How does the trial change Jem and Scout in To Kill a Mockingbird?

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The trial, of course, is a pivotal moment in the children's lives, one which captivates them. This is why they attend the trial (at first without their father's knowledge) in the first place. For Jem, who watches the proceedings with rapt attention, the trial results in a newfound, deep respect for his father. As the trial wraps up, he is very excited, believing that Tom will be acquitted. He is therefore devastated when the verdict is handed down. He weeps in the courtroom, saying that the decision "ain't right." His sense of justice has been shattered, a sentiment that he makes clear when he compares Maycomb to a "cocoon," one which he had always believed to be a safe and warm place. The trial convinces him that it is as full of injustice and evil as anywhere else. Atticus attempts, in a long conversation, to help him understand how the law works, especially how it is a human institution.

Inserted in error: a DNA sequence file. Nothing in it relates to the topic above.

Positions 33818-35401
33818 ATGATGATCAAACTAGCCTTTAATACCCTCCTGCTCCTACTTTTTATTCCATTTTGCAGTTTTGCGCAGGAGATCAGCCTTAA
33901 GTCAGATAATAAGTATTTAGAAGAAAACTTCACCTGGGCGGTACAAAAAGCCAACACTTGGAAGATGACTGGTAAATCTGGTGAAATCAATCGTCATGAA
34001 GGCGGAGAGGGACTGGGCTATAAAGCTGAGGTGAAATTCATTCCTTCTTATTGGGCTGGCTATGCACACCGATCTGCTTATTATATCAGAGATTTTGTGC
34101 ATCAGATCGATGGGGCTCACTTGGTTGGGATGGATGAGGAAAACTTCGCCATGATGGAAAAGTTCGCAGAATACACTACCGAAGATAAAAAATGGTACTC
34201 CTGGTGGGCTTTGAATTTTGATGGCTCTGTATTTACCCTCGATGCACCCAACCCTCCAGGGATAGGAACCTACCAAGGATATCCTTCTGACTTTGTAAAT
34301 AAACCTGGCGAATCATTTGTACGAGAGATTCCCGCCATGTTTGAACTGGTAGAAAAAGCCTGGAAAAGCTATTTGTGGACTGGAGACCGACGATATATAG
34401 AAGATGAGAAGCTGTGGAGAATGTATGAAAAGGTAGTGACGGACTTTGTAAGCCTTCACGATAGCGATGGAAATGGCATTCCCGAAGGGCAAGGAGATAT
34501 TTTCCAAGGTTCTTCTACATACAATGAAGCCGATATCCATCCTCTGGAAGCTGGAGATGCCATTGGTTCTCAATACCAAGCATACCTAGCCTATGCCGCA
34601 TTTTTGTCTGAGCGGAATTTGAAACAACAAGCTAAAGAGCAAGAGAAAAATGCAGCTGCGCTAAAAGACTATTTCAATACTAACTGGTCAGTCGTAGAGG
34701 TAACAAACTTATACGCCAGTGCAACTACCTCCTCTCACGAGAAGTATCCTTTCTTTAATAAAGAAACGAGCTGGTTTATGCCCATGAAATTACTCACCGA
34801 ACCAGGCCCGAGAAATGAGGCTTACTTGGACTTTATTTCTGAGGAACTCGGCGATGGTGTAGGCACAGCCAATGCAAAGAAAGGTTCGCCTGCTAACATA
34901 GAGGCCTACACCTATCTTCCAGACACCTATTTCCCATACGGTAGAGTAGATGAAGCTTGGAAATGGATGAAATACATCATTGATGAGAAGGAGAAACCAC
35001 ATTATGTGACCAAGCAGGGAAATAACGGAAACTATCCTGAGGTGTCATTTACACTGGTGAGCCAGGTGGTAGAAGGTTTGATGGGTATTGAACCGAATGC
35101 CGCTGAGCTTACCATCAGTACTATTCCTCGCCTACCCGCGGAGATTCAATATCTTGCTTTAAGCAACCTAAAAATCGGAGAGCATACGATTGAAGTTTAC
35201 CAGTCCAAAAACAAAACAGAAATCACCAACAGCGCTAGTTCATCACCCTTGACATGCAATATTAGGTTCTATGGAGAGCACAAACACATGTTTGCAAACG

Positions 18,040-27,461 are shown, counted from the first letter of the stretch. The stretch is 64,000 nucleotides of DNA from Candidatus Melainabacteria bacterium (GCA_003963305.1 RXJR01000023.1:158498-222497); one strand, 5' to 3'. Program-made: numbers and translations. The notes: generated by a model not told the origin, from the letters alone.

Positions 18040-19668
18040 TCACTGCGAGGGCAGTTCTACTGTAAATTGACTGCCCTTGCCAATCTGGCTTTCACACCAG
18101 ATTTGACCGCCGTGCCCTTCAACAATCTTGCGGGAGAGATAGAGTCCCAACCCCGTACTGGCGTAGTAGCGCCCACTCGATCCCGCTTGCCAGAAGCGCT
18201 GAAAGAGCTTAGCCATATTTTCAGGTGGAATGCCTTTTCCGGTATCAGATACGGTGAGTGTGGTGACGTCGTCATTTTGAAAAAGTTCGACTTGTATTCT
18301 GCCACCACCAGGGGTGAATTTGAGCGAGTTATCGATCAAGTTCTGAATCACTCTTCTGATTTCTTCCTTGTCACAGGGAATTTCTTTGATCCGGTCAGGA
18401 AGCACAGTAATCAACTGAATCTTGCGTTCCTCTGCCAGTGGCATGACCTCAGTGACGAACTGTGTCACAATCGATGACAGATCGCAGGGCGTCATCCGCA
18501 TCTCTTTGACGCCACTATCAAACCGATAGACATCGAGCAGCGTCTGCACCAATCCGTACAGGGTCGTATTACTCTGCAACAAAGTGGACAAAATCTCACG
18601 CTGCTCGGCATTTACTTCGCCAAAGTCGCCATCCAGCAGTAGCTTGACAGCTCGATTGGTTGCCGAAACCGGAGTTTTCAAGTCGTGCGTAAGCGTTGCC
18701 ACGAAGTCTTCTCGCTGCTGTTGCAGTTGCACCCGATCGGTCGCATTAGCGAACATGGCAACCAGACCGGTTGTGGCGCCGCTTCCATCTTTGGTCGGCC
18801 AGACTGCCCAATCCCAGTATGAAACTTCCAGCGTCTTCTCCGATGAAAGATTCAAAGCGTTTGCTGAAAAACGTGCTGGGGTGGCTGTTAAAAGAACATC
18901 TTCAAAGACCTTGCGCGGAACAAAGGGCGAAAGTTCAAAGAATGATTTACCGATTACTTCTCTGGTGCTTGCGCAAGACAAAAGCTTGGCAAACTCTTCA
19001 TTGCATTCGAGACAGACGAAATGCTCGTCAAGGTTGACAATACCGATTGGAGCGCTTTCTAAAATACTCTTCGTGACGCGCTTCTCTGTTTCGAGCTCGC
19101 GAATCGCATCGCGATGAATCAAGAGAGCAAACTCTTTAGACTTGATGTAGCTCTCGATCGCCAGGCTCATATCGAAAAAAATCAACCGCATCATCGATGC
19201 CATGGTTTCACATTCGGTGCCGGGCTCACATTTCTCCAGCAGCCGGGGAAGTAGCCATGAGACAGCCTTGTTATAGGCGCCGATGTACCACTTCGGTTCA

Scout , who is, of course, much younger, is not as outwardly affected by the event. Still, she is...

(The entire section contains 3 answers and 811 words.)

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